On April 21st of 2016, the world of music lovers from around the planet said goodbye to Prince Rogers Nelson, better known to music fans by given first name.
Prince died of a accidental fentanyl overdose at his studio and home compound Paisley Park in Chanhassen, Minnesota.
That day in the unsuspecting mid-west suburban town where Prince made his musical magic, it snowed in the eyes of his fans even over the ironic rainbow that hung over Paisley.
On April 21st of 1985, Prince recorded the song “Sometimes It Snows In April” at Sunset Sound Studios in Hollywood, California.
It was recorded exactly 31 years to the day before Prince’s death.
It was featured on his 1986 album “Parade”- Music From “Under The Cherry Moon”.
“Under The Cherry Moon” was Prince’s second film after his 1984 blockbuster “Purple Rain”, his big screen debut.
In “Under The Cherry Moon”, a black and white romantic comedy with a tragic ending stars Prince as a gigolo turned honest man, who falls in love with the character played by Kristen Scott-Thomas in her first major role.
Prince’s character, Christopher Tracy is shot to death at the end of the film by the object of his desire’s father, played by Steven Berkoff, who disapproves of the union.
“Sometimes It Snows In April” is played near the end of the film after Prince’s character loses his life.
Ironic, isn’t it?
Anyone who reads The Montreal Community Contact or listens to me locally on CBC radio, knows what Prince meant to me as an artist and a person.
Not only was I floored and astounded by his musical gifts and prowess since I was first introduced to his music by my cousin Wade, but also because his influences were also my influences.
The who’s who of the pantheon of Black musical genius: James Brown, Aretha Franklin, Sly Stone, Stevie Wonder, Jimi Hendrix and Ray Charles just to name a mere few.
I saw many of these artists live in concert, growing up as a young child. Therefore, Prince became like my musical big brother.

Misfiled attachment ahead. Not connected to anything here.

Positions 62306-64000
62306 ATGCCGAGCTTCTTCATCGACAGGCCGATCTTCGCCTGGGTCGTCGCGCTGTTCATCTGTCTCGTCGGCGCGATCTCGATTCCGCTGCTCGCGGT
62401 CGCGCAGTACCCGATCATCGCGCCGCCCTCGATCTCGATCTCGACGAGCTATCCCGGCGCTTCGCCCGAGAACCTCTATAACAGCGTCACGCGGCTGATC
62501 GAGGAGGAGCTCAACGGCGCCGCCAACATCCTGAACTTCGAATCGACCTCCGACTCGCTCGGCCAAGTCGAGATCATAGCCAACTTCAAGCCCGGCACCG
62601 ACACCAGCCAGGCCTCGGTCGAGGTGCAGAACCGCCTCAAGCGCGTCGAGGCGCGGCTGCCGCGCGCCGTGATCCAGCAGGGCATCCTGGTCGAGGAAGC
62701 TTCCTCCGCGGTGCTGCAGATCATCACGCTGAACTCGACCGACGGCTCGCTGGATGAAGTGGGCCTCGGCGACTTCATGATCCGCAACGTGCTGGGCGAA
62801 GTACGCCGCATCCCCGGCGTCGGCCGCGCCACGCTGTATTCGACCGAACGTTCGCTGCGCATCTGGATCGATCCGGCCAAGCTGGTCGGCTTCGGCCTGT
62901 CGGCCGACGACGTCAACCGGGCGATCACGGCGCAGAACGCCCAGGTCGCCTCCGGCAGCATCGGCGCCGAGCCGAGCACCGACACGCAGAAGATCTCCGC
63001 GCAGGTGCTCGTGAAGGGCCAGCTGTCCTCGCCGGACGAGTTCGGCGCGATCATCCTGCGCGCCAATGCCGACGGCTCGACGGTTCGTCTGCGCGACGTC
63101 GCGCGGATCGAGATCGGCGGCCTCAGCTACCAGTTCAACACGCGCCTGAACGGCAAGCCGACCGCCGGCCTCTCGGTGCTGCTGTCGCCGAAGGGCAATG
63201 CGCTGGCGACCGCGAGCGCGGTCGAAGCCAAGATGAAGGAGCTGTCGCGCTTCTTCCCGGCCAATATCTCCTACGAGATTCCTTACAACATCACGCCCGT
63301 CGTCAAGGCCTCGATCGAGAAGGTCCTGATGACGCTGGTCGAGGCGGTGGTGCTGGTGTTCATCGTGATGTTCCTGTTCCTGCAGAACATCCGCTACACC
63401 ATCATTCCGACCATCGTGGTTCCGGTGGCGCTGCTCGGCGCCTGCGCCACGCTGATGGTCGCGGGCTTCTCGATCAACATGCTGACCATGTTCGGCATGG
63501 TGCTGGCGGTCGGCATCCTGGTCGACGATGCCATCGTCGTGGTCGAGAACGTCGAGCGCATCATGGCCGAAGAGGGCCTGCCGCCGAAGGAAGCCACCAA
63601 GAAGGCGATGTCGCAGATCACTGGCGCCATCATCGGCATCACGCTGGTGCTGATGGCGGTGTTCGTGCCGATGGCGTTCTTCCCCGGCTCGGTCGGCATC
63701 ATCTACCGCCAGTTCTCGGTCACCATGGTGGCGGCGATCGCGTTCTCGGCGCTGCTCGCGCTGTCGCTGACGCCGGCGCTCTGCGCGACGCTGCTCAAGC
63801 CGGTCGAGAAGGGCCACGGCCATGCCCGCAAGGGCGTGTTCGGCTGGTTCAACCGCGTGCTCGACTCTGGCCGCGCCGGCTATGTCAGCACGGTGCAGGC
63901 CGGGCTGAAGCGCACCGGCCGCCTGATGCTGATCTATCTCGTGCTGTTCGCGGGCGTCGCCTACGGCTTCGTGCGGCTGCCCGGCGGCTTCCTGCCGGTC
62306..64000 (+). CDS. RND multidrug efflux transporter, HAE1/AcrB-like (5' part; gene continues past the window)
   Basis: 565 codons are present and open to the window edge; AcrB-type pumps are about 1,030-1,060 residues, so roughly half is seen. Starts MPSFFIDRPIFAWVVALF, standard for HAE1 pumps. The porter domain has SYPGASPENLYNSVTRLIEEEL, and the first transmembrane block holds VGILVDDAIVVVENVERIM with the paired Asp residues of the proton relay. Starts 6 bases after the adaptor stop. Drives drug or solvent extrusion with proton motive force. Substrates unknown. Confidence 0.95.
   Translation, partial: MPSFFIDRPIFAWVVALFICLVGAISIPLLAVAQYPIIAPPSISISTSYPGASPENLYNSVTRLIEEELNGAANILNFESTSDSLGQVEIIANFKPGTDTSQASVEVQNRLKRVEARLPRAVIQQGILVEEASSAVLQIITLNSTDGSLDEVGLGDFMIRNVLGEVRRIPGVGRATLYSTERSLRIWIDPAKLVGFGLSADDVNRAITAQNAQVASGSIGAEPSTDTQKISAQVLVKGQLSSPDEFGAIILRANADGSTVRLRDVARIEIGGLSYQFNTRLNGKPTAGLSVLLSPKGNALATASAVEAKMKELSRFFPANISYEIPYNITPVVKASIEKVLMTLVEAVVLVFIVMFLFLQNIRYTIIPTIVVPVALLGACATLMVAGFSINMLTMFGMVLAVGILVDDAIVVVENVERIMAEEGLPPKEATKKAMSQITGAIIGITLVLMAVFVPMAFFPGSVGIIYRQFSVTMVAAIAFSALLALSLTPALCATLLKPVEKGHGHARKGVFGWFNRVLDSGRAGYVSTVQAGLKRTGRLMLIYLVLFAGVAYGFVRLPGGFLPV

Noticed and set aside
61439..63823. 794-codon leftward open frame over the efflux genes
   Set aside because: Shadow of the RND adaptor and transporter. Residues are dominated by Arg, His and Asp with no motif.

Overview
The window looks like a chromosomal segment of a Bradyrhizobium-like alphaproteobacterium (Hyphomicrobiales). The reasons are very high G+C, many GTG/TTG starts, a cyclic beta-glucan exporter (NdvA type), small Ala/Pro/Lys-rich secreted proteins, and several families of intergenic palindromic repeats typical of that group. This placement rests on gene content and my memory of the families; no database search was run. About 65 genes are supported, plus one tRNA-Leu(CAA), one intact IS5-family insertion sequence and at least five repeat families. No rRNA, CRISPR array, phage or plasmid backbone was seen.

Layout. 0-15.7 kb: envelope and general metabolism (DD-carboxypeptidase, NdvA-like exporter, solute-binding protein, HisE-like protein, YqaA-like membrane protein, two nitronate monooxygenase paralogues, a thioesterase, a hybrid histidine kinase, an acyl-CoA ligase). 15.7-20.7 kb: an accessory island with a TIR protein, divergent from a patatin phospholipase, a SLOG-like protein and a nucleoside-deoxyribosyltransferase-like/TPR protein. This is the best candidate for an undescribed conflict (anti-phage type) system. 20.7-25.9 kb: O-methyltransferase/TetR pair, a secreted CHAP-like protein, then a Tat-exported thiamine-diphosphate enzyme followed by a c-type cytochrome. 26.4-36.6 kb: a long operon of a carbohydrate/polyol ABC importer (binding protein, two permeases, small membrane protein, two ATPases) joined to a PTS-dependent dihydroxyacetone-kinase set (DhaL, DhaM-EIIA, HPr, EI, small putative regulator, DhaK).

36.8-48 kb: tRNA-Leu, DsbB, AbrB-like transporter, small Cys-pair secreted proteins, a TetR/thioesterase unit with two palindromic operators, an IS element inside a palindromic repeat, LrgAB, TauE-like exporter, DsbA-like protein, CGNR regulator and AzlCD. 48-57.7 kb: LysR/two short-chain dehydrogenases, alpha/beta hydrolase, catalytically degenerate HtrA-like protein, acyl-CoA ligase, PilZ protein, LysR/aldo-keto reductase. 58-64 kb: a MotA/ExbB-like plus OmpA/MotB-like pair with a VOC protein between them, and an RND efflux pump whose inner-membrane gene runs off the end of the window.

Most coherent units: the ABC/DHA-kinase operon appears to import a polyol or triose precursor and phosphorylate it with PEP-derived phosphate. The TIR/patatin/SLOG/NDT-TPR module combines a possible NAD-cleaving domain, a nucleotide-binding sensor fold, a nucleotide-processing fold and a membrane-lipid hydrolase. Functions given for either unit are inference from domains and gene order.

Maybe Prince’s biggest accomplishments aside from his magical compositions and electrifying stage performances, were his efforts to make people globally aware of the Black musical giants, whose shoulders he stood on with funky stiletto high-heeled boots.
Aside from producing and working with greats like: Mavis Staples, Miles Davis, Patti Labelle, George Clinton, Chuck D., Chaka Khan, Whitney Houston, Larry Graham and Earth Wind And Fire, Prince would also cover classics by many of the artists in concerts and on way, an endeavor that he need not have to do, given his own stellar and insanely vast catalogue.
In concert, Prince has covered songs by: James Brown, John Lee Hooker, Muddy Waters, Ike And Tina Turner, Charlie Parker, Dizzy Gillespie, The Jimi Hendrix Experience, Wilson Pickett, Stevie Wonder, Chaka Khan, Al Green , Sly And The Family Stone, Chuck Berry, Billie Holiday, Bob Marley, Sylvester, Public Enemy, BLACKstreet, Michael and Janet Jackson, Gnarls Barkley, Terrence Trent D’arby, Lenny Kravitz, Funkadelic, Graham Central Station, The Temptations, The Staple Singers, Sam And Dave and that’s just naming a few.
He’s also recorded classics by The Del-Phonics and The Stylistics on his albums.
Prince in his own unsuspecting way, was teaching the world about Black musical accomplishments and not just his own.
His words to Warner Bros record executive Benny Medina, who was chiefly responsible for signing Prince at age 19 in 1977 and allowing him to produce his 1978 debut album ‘For You,’ were: “don’t make me Black!”
What Prince meant by that was that he was not interested in becoming a stereotype Black artist at the time in a glitter suit, complete with jheri curl and cheesy disco production.
Prince wanted to take Black music to a new level and redefine what it meant to be a Black man in the modern music industry.
Prince would be perceived as one who blurred the lines, musically, sexually and racially.
But in reality, Prince was setting everyone up for the kill. On the song “What’s My Name?” featured on his 1998, triple c.d. “Crystal Ball”, he sings, “You never would have drank my coffee if I never served you cream”.
Those lyrics would account for the mainly white band The Revolution, he had at the pinnacle of his commercial success, the “Purple Rain” hit-album and movie.
After a blockbuster, album, film and tour, Price would then have predominantly Black bands for the rest of his career, a feat he would have not been successful at without white faces backing him to make white fans at the time feel safe.
Some of the best Black musicians on the planet would join his band over the decade like: Sheila E. , John Blackwell, Levi Seacer Jr., Mike Weaver, Rhonda Smith, Maceo Parker, Najee, Rosie Gaines, Boni Boyer, Larry Graham, Patrice Rushen, Morris Hayes and the list goes on.
Prince loved everybody but he especially loved Black people, his people.
On his last public appearance when he presented the Grammy Award for Album Of The Year, he said this before presenting the award to winner Beck, ”Albums still matter, like books and Black lives, albums still matter, tonight and tomorrow..”
Rest In Power, Your Royal Badness,
“We r gathered here 2day, 2 get through this thing called life” – Prince Rogers Nelson(1958 – 2016)